Mark Cavendish ‘terrified for my life’ in chaotic Dubai Tour sprint

British sprinter Mark Cavendish said that it was hard to get a clear sprint during the opening stage of the Dubai Tour, with riders cutting across the front of the bunch

Mark Cavendish at the 2018 Dubai Tour.
(Image credit: Yuzuru Sunada)

Mark Cavendish said he was ‘terrified for his life’ in the chaotic finish to the first stage of the Dubai Tour.

Dutchman Dylan Groenewegen (LottoNL-Jumbo) triumphed on a stage to the Palm Jumeriah that was always likely to end in a bunch sprint. He and fellow podium finishers Magnus Cort Nielsen (Astana) and Elia Viviani (Quick-Step Floors) had clear air between them and the rest of the peloton as others jostled for position behind.

Cavendish, who finished outside the top ten, said the first sprint he has been involved in this season had been dangerously unruly.

>>> Dylan Groenewegen wins hectic sprint on opening stage of Dubai Tour

“It was chaotic at the finish I was terrified for my life,” the Dimension Data captain said.

“I wasn’t trying to fight to get on a wheel, I was fighting to dodge guys who were turning left across the peloton. The UCI ruled over the winter that it was alright to cut across the peloton so I guess everyone was doing it now.”

He added: “I wasn’t able to sprint at all there was a couple of spaces at 3-400 metres to go that I thought I’d go in but then someone, for some reason, was going the other way so…”

The Manxman had been caught behind a crash at eight kilometres to go but was brought back into position by his team.

“It took a bit of energy,” he said of moving back up the bunch. “I was behind the crash, skidding, but I got through. It didn’t affect the finish.”

UAE Emirate sprinter Alexander Kristoff’s assessment of the sprint mirrored Cavendish’s though he pointed to the easy riding that had been done throughout the rest of the stage.

Dylan Groenewegen wins stage one of the 2018 Dubai Tour. Photo: Yuzuru Sunada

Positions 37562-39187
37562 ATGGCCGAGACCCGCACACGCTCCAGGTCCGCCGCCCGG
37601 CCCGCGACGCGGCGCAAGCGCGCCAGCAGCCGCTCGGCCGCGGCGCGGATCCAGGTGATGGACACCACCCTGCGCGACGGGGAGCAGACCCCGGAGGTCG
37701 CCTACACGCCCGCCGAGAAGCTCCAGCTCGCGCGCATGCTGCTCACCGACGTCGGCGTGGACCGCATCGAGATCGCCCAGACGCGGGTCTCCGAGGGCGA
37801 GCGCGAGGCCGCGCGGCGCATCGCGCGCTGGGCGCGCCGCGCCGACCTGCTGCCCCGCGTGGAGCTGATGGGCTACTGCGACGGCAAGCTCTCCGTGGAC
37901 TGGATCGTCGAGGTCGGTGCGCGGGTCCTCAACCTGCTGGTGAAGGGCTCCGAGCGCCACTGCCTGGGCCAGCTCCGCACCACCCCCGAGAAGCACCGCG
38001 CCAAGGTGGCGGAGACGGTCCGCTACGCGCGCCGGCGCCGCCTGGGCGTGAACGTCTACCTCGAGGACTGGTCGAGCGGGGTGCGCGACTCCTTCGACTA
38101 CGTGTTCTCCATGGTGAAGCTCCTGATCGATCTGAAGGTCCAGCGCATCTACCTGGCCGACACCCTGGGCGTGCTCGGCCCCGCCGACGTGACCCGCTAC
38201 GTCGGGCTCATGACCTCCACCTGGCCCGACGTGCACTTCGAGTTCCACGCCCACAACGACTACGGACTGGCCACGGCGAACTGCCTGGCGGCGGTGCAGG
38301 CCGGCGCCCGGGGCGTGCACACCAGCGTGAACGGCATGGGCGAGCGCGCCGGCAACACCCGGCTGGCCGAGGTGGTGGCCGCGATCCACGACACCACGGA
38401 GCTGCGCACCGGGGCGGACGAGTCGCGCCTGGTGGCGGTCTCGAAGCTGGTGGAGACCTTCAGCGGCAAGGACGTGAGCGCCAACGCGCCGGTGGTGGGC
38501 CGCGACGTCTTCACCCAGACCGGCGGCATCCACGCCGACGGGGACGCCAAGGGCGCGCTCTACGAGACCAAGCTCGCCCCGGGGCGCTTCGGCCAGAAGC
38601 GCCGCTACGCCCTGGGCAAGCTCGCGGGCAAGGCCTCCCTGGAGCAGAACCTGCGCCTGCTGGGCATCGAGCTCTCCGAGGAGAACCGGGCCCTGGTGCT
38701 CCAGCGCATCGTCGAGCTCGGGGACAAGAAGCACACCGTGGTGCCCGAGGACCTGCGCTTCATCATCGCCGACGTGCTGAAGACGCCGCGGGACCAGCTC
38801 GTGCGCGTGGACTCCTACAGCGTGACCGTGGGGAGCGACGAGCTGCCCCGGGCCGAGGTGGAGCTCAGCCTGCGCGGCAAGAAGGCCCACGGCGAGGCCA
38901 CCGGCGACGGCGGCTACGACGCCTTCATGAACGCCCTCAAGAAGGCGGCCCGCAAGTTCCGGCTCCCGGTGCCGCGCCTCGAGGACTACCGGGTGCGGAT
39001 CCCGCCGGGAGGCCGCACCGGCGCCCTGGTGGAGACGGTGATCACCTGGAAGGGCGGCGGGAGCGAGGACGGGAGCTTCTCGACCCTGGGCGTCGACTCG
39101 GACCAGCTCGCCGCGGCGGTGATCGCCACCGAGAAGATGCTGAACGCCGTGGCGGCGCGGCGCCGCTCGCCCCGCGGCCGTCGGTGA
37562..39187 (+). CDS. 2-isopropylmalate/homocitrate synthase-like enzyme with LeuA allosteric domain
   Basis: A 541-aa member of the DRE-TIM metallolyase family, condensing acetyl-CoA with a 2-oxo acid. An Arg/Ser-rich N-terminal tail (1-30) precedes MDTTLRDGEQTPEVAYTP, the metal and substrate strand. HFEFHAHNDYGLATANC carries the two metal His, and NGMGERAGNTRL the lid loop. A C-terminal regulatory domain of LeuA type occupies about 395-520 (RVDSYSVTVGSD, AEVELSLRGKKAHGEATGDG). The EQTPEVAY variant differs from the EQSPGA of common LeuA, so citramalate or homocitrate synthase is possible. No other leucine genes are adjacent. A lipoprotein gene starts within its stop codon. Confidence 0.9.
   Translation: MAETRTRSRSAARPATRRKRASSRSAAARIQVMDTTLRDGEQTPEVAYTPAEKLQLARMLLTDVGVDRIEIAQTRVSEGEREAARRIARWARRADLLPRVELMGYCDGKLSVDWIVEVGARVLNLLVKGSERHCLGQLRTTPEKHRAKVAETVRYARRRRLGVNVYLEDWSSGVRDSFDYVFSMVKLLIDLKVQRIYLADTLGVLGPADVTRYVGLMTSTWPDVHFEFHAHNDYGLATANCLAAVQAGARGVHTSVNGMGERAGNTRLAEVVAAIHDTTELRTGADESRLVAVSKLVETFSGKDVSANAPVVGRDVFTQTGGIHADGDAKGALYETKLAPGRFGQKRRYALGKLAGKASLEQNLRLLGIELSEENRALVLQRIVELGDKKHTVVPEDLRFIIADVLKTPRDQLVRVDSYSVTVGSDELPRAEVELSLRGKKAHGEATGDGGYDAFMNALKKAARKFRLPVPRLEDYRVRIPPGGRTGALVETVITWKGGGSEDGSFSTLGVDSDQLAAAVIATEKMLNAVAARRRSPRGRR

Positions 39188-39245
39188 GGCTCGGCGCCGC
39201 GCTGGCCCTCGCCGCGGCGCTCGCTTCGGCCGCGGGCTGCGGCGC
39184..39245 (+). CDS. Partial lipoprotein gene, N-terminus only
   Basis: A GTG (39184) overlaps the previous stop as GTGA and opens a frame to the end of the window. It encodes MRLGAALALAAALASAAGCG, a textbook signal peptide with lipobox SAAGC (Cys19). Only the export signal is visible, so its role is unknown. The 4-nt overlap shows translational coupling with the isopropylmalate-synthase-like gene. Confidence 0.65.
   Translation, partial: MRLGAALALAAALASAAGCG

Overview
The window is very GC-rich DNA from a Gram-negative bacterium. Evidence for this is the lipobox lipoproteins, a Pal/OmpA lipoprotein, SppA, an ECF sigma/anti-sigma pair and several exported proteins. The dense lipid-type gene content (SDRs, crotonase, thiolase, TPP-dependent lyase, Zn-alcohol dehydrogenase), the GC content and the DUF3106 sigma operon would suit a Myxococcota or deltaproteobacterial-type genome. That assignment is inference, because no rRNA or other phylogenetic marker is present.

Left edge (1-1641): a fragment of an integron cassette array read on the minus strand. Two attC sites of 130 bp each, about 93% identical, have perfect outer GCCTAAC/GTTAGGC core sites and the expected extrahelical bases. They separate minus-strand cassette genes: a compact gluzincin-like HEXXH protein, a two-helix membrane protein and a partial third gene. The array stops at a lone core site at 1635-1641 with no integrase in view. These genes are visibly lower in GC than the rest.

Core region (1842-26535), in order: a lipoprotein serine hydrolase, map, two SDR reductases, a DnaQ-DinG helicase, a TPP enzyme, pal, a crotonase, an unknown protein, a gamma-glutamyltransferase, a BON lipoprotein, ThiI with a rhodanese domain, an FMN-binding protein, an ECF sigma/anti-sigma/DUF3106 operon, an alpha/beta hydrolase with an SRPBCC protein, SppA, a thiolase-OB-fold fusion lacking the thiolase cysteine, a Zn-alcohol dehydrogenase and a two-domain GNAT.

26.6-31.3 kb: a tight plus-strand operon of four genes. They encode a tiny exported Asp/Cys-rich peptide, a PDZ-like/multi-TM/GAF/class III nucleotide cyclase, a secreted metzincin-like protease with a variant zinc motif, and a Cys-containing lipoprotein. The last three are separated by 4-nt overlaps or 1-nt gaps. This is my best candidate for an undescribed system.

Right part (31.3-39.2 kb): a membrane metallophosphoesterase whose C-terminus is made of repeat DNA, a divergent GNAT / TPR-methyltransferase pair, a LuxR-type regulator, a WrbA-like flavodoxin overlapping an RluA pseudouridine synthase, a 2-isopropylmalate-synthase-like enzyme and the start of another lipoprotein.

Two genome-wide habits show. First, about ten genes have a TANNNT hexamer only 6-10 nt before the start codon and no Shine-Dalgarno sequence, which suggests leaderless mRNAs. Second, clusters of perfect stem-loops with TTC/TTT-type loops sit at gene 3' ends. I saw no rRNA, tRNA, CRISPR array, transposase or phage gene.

(Image credit: Yuzuru Sunada)

“Everyone came in fresh and that’s always more dangerous because everyone thinks they can win. For sure it was dangerous, there was the crash and there were many almost crashes. That’s part of sprinting but today was pretty chaotic and I was even braking with 400m to go and I wasn’t the only one,” he said.

>>> Dubai Tour: Latest news, reports and race info

“People were left and right and then you have a clear shot at the finish you look down and sprint and then you look back up and suddenly it’s not clear any more,” the Norwegian, who finished fourth, added.

Perhaps unsurprisingly, the day’s winner Groenewegen didn’t share his fellow riders’ concern. “Sometimes sprinting is dangerous but that’s sprinting. You can also sprint in a straight line but that’s not a sprint,” he said.

Cavendish, despite his concerns over how Tuesday’s finish panned-out, didn’t seem unduly worried about his safety in the three further likely sprint finishes to come at the Dubai Tour.

“I’m worried about every sprint nowadays not just the ones here,” he said.

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Having trained as a journalist at Cardiff University I spent eight years working as a business journalist covering everything from social care, to construction to the legal profession and riding my bike at the weekends and evenings. When a friend told me Cycling Weekly was looking for a news editor, I didn't give myself much chance of landing the role, but I did and joined the publication in 2016. Since then I've covered Tours de France, World Championships, hour records, spring classics and races in the Middle East. On top of that, since becoming features editor in 2017 I've also been lucky enough to get myself sent to ride my bike for magazine pieces in Portugal and across the UK. They've all been fun but I have an enduring passion for covering the national track championships. It might not be the most glamorous but it's got a real community feeling to it.